by Kai Chan
I often have one or two quince fruit in the house when they are in season. I like its wonderful fragrance and the beautiful yellow colour. Many people describe it like an apple but I think it distinguishes itself with a more sculptural form.
We had very tasty goat stew with quince fruit in Istanbul, since then I often add quince fruit into my stews.
Gary Dault has introduced the cookbook by Patience Gray’s “Honey From a Weed - Fasting & Feasting in Tuscany, Catalonia, the Cyclades & Apulia” in this column. It is a wonderful book to read, full of amazing food, people and places, however, as the subtitle indicates, the range of ingredients are difficult to find in Toronto, especially the variety of fishes. However I did find a wonderful recipe for making quince jam.
First, weight the same amount of sugar as the quince fruit, then peel and core the fruit and cut into 1/4 inches slices and put them into water with lemon juice. Keep the mixture in the fridge overnight then put it into a stainless pot, heat until boiling, dip in a sprig of basil for a minute and then lower the heat to simmer until the mixture turns a light rosy pink. Turn off the heat for about 10 minutes, add the sugar and turn on the heat to boil. add more basil if desired. Patience Gray said the jam will turn into rose red, but my jam appeared to be pale pink.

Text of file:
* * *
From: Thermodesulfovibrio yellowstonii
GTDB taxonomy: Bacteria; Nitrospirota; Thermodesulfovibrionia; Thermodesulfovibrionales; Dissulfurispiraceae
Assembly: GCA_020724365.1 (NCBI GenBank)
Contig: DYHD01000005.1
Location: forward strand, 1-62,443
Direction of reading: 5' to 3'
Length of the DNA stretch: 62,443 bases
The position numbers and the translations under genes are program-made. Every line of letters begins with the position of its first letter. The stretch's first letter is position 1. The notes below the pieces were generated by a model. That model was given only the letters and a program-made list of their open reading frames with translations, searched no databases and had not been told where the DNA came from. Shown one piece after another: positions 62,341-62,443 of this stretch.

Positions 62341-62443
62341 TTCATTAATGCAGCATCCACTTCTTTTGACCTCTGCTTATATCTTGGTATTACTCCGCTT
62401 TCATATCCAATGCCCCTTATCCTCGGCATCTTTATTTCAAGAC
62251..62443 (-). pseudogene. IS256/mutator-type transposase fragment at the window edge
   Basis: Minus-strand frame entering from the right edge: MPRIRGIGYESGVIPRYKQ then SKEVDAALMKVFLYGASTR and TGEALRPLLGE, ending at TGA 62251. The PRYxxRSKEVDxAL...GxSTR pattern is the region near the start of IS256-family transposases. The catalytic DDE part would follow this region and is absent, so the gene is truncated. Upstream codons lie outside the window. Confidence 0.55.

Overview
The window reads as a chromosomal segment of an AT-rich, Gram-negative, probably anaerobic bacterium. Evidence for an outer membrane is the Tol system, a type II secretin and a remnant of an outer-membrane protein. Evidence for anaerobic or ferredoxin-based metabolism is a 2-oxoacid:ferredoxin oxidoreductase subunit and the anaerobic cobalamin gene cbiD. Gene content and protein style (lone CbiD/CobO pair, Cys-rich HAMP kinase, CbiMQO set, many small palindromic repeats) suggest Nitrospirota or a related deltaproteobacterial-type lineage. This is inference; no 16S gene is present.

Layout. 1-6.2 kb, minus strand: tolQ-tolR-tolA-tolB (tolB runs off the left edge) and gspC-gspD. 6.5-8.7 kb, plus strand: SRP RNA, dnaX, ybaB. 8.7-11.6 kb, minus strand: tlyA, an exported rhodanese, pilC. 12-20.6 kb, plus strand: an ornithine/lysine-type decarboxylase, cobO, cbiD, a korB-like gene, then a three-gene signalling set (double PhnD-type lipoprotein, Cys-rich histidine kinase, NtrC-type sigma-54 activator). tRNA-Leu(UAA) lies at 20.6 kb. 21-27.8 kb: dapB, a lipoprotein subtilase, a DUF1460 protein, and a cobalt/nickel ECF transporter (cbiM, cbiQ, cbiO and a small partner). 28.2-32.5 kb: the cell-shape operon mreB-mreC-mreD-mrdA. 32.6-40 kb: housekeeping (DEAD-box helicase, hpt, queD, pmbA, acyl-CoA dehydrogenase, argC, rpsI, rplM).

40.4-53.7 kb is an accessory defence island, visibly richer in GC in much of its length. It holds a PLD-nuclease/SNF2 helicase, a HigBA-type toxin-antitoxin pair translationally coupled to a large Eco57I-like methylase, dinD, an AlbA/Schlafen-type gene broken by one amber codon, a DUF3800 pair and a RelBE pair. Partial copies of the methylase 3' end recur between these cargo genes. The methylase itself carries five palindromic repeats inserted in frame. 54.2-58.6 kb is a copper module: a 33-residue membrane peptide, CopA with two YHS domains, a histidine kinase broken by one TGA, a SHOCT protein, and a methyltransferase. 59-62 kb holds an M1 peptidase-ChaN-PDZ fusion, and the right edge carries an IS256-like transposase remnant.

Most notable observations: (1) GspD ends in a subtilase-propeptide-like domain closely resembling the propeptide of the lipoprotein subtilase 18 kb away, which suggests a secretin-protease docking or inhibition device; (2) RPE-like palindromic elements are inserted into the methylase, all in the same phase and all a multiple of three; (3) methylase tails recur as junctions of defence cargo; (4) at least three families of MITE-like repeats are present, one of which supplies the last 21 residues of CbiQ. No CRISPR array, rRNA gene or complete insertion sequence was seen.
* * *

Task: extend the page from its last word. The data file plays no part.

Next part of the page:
Store the jam in sterilized glass jar. One quince fruit will make two cups of jam.
The Raw and the Cooked, MYTHOLOGIQUES is a new column on the culture of eating and cooking, with contributions by various authors. The column name is borrowed from the title of a book by Claude Levi-Strauss. It is spontaneous, a little amusing but serious at the same time.